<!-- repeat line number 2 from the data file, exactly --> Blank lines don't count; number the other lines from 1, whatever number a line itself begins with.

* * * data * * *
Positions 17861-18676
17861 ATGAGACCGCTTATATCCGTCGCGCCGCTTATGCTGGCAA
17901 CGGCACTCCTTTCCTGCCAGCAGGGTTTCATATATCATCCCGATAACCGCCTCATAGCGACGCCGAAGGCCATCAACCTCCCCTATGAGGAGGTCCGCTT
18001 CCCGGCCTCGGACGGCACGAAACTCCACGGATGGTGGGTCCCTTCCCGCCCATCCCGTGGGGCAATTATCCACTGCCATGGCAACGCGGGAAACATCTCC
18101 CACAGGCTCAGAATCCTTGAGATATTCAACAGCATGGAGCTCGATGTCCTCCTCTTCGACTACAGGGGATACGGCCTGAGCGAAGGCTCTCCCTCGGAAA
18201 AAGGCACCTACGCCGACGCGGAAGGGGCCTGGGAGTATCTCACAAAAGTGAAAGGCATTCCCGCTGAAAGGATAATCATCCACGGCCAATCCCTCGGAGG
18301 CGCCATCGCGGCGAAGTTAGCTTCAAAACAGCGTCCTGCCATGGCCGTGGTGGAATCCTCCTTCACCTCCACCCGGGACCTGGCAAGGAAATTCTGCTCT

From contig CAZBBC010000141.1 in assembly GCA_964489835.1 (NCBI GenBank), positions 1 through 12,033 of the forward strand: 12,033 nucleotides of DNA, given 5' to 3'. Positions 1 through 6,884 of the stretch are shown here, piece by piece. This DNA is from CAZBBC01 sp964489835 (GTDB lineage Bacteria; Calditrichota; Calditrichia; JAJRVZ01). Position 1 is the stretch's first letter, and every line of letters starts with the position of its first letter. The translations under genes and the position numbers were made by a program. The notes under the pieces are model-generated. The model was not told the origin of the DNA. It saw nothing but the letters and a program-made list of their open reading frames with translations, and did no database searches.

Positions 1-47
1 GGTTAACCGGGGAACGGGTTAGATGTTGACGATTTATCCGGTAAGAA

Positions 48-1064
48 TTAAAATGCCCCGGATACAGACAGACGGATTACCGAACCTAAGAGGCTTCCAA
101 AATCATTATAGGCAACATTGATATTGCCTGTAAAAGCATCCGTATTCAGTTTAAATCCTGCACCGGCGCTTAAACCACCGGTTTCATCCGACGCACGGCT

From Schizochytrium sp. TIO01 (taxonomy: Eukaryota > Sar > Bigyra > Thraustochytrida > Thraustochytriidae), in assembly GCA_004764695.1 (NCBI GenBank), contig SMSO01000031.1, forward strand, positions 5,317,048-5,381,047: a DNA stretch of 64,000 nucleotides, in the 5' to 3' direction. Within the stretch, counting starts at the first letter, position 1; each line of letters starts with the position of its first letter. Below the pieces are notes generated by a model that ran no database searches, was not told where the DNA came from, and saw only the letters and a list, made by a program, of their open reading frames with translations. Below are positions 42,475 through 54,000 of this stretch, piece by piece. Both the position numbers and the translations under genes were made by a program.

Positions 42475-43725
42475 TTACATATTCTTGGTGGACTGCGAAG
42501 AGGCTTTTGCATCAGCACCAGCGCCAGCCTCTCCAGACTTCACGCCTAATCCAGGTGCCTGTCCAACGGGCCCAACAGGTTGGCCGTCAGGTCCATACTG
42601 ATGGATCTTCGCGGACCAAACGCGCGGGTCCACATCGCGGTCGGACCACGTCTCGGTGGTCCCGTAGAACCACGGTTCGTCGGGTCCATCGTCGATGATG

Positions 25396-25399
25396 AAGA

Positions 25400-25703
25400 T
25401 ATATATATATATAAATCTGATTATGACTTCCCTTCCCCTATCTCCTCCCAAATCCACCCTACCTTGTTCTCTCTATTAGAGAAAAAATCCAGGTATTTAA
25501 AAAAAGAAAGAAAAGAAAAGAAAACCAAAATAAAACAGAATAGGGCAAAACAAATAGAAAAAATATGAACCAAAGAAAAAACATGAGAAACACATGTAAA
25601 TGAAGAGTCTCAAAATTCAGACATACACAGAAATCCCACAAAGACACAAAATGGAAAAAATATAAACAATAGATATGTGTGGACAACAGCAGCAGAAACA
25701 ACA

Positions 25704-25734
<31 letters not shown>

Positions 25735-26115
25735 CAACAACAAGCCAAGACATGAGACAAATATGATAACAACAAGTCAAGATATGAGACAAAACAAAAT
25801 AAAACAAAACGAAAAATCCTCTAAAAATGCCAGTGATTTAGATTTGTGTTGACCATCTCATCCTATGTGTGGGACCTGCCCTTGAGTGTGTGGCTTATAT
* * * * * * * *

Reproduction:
17861 ATGAGACCGCTTATATCCGTCGCGCCGCTTATGCTGGCAA